Constructing a hiking trail in Eidavatn
Repairing the Geisli Rescue Squad facility
Iceland - 2009
Community Investments Help Improve Quality of Life in Iceland
Alcoa and Alcoa Foundation are building upon strong community engagement initiated during the construction of the company’s newest smelter, Alcoa Fjardaal, to improve the quality of life in the surrounding east Iceland communities and, more recently, help them weather the country’s financial crisis.
Opened in 2007, Alcoa Fjardaal—combined with the related hydroelectric power station and harbor facility—is one of the most extensive community development investments even undertaken in Iceland. Early on, an advisory group comprising more than 30 diverse stakeholders from Alcoa, Landsvirkjun (the developer of the hydroelectric facility), and the community developed indicators to measure the performance of the smelter and hydro facility against sustainability targets.
Alcoa Fjardaal also established a community advisory group to build community partnerships and meet local needs. Alcoa Foundation’s community investment strategy was devised in close consultation with this group to ensure the strategy aligned with local community needs.
Through the end of 2008, Alcoa and Alcoa Foundation had committed more than US$1.5 million in community projects to improve the quality of life in community neighborhoods. In late 2008, when the volatile global economic environment and domestic financial crisis deeply and rapidly impacted the Icelandic community, Alcoa Foundation adjusted its strategy and investments in the country to meet immediate basic needs and hopefully help communities come out of the crisis with greater resilience, workplace flexibility, and community capacity for the longer term.
The following are examples of Alcoa Foundation community investments in 2008:
- A US$70,000 grant over two years to the East Iceland Rehabilitation Center will assist the unemployed gain skills and adjust to the changing economy and marketplace.
- To support those hardest hit by the economic crisis, the foundation provided a US$50,000 grant to Icelandic Church Aid for the provision of vocational training and consultation and financial aid to help local families retain their homes.
- A US$21,300 grant to the Young Peoples Art Festival will support the group’s work with all schools in East Iceland to engage children and their families in creative and community building activities during stressful times.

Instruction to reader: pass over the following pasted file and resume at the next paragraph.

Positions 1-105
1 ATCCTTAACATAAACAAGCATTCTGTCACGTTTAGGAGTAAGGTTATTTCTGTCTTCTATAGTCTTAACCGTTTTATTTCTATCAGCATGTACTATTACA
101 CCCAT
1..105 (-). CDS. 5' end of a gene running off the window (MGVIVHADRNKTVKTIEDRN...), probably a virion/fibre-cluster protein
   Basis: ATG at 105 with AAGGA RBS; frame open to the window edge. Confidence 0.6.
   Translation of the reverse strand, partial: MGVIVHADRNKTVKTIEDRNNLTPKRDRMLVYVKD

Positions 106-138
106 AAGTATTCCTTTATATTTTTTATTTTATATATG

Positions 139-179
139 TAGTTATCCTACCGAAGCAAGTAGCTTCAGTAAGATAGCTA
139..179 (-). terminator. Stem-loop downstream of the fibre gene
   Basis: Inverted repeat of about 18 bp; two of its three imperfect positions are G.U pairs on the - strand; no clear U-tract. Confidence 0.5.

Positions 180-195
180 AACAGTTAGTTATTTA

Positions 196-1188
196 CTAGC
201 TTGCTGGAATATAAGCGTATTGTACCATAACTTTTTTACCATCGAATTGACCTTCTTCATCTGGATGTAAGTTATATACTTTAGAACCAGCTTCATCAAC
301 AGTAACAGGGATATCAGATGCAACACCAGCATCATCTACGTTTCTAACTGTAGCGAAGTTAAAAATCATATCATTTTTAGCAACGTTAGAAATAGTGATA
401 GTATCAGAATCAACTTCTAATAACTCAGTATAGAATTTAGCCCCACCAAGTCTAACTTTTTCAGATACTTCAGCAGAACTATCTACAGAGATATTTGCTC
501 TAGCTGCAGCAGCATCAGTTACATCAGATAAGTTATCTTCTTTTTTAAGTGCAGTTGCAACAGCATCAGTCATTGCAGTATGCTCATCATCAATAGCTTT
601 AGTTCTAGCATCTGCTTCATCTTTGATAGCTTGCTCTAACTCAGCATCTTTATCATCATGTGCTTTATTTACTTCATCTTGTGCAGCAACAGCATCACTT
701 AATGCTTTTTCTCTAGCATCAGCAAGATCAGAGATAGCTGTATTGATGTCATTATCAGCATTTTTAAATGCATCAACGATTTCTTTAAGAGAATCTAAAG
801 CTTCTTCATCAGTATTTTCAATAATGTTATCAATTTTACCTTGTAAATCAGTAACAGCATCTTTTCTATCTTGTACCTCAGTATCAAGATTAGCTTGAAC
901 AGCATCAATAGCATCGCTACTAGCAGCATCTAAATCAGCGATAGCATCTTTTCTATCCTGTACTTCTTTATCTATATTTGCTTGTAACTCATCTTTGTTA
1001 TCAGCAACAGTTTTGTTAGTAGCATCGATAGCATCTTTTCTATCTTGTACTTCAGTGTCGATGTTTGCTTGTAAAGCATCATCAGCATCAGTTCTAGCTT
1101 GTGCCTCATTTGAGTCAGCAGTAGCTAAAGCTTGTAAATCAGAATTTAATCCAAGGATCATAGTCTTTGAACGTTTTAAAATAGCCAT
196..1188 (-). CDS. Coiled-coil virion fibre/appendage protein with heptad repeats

- A collaborative project initiated by local labour unions and Nordurthing municipality in North Iceland received a US$30,000 two-year grant to assist immigrants and their families integrate into the community and workplace by providing training in language and workplace skills, knowledge of available government and social resources, and information about their legal rights.
“Getting established in a new community poses various problems, and it is our duty to assist new residents as much as possible,” said Adalsteinn A. Baldursson, chairman of the Framsyn Labour Union. “Immigrants have a lot of contact with government agencies, which can be difficult even for people born in Iceland who speak the language and are familiar with the system. It is absolutely key that immigrants be able to obtain needed assistance in one place, and the project has produced good results. More immigrants are now interested in settling here for a longer period, not least because we have succeeded in systematically helping them adapt to the community. We are very pleased that Alcoa Foundation decided to support the project so handsomely.”
Alcoa employees in Iceland also have committed their energy, time, and talent for community benefit. In only the second year the facility has been in operation, employee volunteerism reached 30%.
Volunteer achievements in 2008 included 252 employees, family members, and neighbors volunteering on community projects during the 2008 Alcoa Worldwide Month of Service. Seven ACTION events with local organizations strengthened community facilities that are relied upon even more heavily for social cohesion and community support during times of crisis. These projects included constructing a hiking trail leading to the Eider Cultural and Education Center for the use of children in Eidavatn; renovating training facilities, trails, and playground equipment at recreational facilities heavily used by families in East Iceland; and working with the Red Cross and the Hafdis, Geisli, and Gerpir rescue squads to repair local search and rescue facilities.
“The resque squads are immensely important in a small community like ours,” said Sigfús Heidar Jóhannsson, president of the Geisli Resque Squad, which consists entirely of volunteers. “Our members train vigorously under all kinds of weather conditions, on land and at sea. We are on call day and night, all year round, and we respond to every help request. It gives the residents of our small town a sense of safety to have a good rescue squad. What the Alcoa volunteers did for us—helping renovate our venue and equipment—helps us with recruiting, because it’s easier to get new volunteers if our facilities are in prime condition.”